On the one hand, I respect the heck out of Flynn for his work on skepticism and rationalism. On the other hand, I wonder if his dogged determination to not be irrational has led him to sacrifice some of the enjoyable bits of (as Dr. Novella has noted) the human condition. Price and Flynn discuss how Flynn rejects many of the ceremonies of life passages such as marriage and funerals. Maybe it makes me a less pure rationalist but I really like being married and flying to Vegas and getting hitched. Sure, weddings are based in a religious ceremonial context, but it is just part of being human. Why, ever since the morning after I got hitched and remembered in the shower that I was now married gave me that feeling of being part of a team I don't know. Some would say it was the spirit of the gods, and others say it is programmed in by evolution. I would go with the latter, but whatever the reason it is a nice part of being alive. I would hate to see Flynn miss out on all these sorts of things. I respect Flynn. I even admire his ability to be so exacting in living out what he thinks is rational.
I hate making this personal but I would imagine a lunch with either Flynn or Gay would be fascinating, but I also suspect that I'd look forward to knowing Gay on a continuing social basis, and Flynn not so much. After all, you could never expect a wedding present from him.
Sturgess does it again with a compelling interview on a difficult topic, which deserved and received a proper treatment. I recommend the Gay interview highly. I cannot say that I agree with Gay a great deal, but I do understand her decision and do not doubt her skeptical chops. Flynn is always an interesting interview, and Price a lively interviewer. Although I do miss Grothe's ability with these types of interviews to play the devil's advocate.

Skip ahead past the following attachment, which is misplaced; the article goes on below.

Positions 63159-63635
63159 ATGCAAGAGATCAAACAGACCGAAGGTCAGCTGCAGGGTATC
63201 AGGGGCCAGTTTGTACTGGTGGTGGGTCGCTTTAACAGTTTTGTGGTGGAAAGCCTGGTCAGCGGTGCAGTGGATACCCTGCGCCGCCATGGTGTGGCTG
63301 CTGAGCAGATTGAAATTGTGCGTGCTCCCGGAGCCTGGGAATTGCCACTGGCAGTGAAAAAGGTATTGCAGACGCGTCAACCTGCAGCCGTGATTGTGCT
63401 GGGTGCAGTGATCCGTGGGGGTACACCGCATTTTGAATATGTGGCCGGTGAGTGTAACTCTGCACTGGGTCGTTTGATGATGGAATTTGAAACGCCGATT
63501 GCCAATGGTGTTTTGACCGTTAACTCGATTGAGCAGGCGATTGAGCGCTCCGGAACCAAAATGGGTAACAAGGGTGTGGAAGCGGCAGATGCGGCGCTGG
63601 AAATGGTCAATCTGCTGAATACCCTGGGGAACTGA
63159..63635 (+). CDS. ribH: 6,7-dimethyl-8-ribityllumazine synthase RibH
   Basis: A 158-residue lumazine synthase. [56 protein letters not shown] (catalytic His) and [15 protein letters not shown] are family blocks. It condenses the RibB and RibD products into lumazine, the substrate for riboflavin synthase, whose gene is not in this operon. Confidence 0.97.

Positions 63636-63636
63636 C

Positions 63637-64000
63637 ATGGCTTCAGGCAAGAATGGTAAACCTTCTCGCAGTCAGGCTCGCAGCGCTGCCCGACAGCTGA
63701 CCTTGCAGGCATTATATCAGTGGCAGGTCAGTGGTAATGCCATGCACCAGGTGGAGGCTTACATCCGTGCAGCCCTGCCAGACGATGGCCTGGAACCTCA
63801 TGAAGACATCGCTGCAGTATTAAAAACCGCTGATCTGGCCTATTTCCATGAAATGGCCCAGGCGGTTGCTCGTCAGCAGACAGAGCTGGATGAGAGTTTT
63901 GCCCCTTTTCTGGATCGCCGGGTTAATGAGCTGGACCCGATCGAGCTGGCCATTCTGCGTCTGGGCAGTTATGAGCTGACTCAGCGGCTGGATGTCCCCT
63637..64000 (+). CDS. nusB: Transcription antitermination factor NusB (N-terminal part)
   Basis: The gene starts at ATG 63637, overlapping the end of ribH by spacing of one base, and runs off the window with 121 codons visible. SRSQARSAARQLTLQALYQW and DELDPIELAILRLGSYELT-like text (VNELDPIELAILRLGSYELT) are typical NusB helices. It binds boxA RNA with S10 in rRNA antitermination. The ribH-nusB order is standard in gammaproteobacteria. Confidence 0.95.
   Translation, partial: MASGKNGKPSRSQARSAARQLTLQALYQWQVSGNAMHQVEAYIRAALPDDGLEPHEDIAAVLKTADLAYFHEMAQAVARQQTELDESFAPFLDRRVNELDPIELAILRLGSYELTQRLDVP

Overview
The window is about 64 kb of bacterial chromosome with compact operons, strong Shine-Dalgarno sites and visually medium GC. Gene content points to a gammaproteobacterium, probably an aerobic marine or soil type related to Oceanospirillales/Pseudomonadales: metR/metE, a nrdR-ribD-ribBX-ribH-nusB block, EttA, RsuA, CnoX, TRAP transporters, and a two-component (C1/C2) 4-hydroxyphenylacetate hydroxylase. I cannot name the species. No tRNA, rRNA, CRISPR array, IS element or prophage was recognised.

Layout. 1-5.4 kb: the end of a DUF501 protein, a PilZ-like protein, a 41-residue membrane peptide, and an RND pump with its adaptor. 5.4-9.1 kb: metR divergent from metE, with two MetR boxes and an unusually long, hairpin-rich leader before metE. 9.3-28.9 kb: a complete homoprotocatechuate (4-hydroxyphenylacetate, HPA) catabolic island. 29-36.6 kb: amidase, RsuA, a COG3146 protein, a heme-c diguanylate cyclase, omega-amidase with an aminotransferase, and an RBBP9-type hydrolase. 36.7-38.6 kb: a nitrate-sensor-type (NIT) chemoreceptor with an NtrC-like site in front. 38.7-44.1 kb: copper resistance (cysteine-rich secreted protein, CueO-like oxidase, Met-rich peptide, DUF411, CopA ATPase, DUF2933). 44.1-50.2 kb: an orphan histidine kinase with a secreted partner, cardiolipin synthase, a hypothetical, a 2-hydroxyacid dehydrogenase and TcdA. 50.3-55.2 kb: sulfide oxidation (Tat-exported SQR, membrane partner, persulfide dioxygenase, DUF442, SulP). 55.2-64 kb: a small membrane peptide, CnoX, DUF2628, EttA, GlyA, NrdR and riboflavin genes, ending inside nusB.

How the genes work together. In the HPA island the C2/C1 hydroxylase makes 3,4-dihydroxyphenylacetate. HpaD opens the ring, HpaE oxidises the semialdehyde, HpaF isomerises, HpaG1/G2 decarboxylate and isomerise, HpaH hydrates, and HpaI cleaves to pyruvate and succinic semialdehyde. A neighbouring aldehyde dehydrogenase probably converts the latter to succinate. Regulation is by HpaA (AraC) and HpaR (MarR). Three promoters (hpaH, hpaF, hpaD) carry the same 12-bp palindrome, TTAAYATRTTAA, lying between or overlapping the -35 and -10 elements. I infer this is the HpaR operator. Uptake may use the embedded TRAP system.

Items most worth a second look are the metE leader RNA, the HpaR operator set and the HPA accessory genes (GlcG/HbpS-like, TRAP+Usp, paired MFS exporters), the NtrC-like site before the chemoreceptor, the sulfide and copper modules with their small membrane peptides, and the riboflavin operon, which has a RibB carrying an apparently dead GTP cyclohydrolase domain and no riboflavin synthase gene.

Righteous Indignation does not disappoint, and Marsh's tale of his run in with Power and Johnny law is wonderful.
I know I missed a lot of meat of the various above podcasts, but all of the above are worth the listen.
Also, as the loyal reader knows, I am a MacHead. I just love all my Apple products from iPod Classic to my new iPhone. I plan to start throwing in my thoughts about dubious iPod or iPad Applications as I run across them. Today it is Aroma Therapy Version 1.9. This application helps the person in need of Aroma Therapy pick out the best oils to use and apparently the mixture to achieve the desired outcome. Even Apple has not figure out how to have an odor dispense from your iPod Touch, but it will tell you what you have to do to get that smell a work'n. Unfortunately, the iTunes page contains a screen shot of a page with a recommendation for "Recently having frequent fights with boyfriend/girlfriend." I do not know the answer, but you can find out for the sum of only $2.99 once you download it onto your iPhone or iPad. As the website warns, do not use this app until you have consulted with an expert.